The capacity for migration is associated with the deposition of fat in the birds, the advent of special day-length biological rhythms, the yearning to move in a definite direction, and the formation of flocks. In the spring, the lengthening of the day serves as a signal for many bird species to prepare for migration. The periods of preparation for autumn migration are established in the spring and are subsequently controlled by an endogenous “circumannual” biological rhythm. In birds that migrate long distances, migration begins immediately after preparation. In birds that do not make long migrations, departure may be hastened or delayed by external conditions. The direction of migration is conditioned by the location of favorable wintering places and their accessibility. Many species fly from the European USSR southwesterly to Western Europe and to Africa. Starlings from the Baltic region fly west to the British Isles, and grosbeaks fly from Europe southeast to southern Asia. In choosing migration routes, birds make maximal use of terrain that is favorable to their species. However, when necessary, birds are able to overcome such obstacles as the Mediterranean Sea, the Sahara, or the Gulf of Mexico.

The ability to find the true direction of migration is congenital. Some birds orient themselves according to the sun, the stars, and, possibly, the geomagnetic field. In young birds the ability to find their nesting grounds in the spring and the previous year’s wintering place in the fall is developed before departure. As a result, as the banding of birds shows, the birds return year after year to their nesting and wintering places. In siskins and crossbills this ability is manifested weakly; some species wander all winter.

Most birds migrate by day and night; a few species fly only by day. Diurnal migration begins after sunrise and lasts two to five hours; sometimes the most distance is covered toward the end of the day. Nocturnal migration, which begins 40 minutes to an hour after sunset and usually lasts all night, occurs at altitudes from a few hundred meters to several kilometers. Birds making diurnal migrations may also fly at high altitudes, but sometimes, when there are head winds or when the flights are short, the birds fly at low altitudes of a few to several meters.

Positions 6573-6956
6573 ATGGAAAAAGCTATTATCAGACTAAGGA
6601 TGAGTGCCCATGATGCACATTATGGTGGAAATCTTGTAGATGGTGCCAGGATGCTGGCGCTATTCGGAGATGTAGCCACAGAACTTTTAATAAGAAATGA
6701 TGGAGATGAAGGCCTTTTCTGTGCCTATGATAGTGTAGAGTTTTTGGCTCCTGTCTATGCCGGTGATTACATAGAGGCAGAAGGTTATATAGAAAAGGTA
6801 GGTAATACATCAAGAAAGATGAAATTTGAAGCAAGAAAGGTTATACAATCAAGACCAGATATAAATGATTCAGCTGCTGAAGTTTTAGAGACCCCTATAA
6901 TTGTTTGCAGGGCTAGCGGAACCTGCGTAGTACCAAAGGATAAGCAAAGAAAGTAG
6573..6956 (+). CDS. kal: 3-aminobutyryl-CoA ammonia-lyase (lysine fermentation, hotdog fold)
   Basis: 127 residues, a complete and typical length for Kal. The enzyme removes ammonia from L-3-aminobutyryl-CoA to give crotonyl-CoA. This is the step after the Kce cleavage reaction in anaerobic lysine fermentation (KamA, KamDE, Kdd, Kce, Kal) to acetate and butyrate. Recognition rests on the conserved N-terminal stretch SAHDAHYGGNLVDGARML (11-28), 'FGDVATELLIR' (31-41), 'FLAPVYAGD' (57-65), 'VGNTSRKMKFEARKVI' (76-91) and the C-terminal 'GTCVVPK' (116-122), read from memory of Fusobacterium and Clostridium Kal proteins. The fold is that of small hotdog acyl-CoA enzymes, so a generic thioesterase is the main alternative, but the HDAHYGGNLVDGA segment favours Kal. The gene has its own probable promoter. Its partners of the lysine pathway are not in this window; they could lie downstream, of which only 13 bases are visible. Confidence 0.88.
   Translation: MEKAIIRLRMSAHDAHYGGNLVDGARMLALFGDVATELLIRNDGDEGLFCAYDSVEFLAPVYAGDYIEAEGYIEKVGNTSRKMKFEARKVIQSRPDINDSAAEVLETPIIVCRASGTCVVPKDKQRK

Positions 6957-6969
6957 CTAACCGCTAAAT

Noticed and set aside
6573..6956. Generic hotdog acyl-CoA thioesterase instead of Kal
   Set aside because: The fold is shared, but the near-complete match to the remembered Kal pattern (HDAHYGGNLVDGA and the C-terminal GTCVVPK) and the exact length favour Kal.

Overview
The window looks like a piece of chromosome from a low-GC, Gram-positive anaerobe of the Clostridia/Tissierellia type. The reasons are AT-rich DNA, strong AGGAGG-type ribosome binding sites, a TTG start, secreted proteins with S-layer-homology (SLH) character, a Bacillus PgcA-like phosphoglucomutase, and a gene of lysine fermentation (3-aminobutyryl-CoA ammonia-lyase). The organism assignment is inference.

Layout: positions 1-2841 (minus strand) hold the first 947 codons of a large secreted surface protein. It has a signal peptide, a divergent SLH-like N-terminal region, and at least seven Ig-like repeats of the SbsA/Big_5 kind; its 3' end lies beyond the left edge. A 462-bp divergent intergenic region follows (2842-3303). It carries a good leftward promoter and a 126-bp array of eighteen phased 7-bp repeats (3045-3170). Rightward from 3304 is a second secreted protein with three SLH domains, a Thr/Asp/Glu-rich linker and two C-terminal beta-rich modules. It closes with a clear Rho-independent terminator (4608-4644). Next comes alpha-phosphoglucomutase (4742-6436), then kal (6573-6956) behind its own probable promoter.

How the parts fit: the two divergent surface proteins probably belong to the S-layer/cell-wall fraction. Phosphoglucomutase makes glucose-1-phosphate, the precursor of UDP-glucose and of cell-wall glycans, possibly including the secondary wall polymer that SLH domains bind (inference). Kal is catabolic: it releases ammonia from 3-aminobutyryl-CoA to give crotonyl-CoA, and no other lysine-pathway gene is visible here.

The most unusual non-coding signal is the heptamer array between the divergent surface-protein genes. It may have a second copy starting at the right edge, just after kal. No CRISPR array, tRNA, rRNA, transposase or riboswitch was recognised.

Most birds fly in flocks; only a few species make solitary migrations. Flock formation is advantageous for orientation, reduces losses from predators, synchronizes the behavior of the birds, and possibly facilitates the transmission of experience. There are several flock formations: rank, file, wedge, and more complex multilayer ones. Such formations facilitate the use of aerodynamic conditions and broaden the field of vision. The average velocity is from 30–50 km/day (titmice—which make short migrations) to 200–300 km/day (warblers, wagtails, and flycatchers—which make long migrations).

Migration usually lasts one to two months, with its duration depending very little on distance. Speed increases toward the end of the migration; thus, the autumn migrations in middle latitudes proceed more slowly than the spring flights. The birds do not fly every day; they alternate one or two days (or nights) of flight with five to ten days of stopover. Expenditures of energy in flight are 12 to 14 times greater than at rest, and the birds’ fat reserves are rapidly exhausted. During stopover, the birds accumulate new reserves of fat. The greater the amount of energy expended for migration to the wintering place and back, the less energy needed for thermoregulation during the winter (as a result of wintering in warmer conditions).


Menzbir, M. A. Migratsii ptits s zoogeograficheskoi tochki zreniia. Moscow-Leningrad, 1934.
Promptov, A. N. Sezonnye migratsii ptits. Moscow-Leningrad, 1941.
Shteinbakher, I. Perelety ptits i ikh izuchenie. Moscow, 1956. (Translated from German.)
Griffin, D. Perelety ptits. Moscow, 1966. (Translated from English.)
Dol’nik, V. R. Tainstvennye perelety. Moscow, 1968.
Mikheev, A. V. Perelety ptits. Moscow, 1971.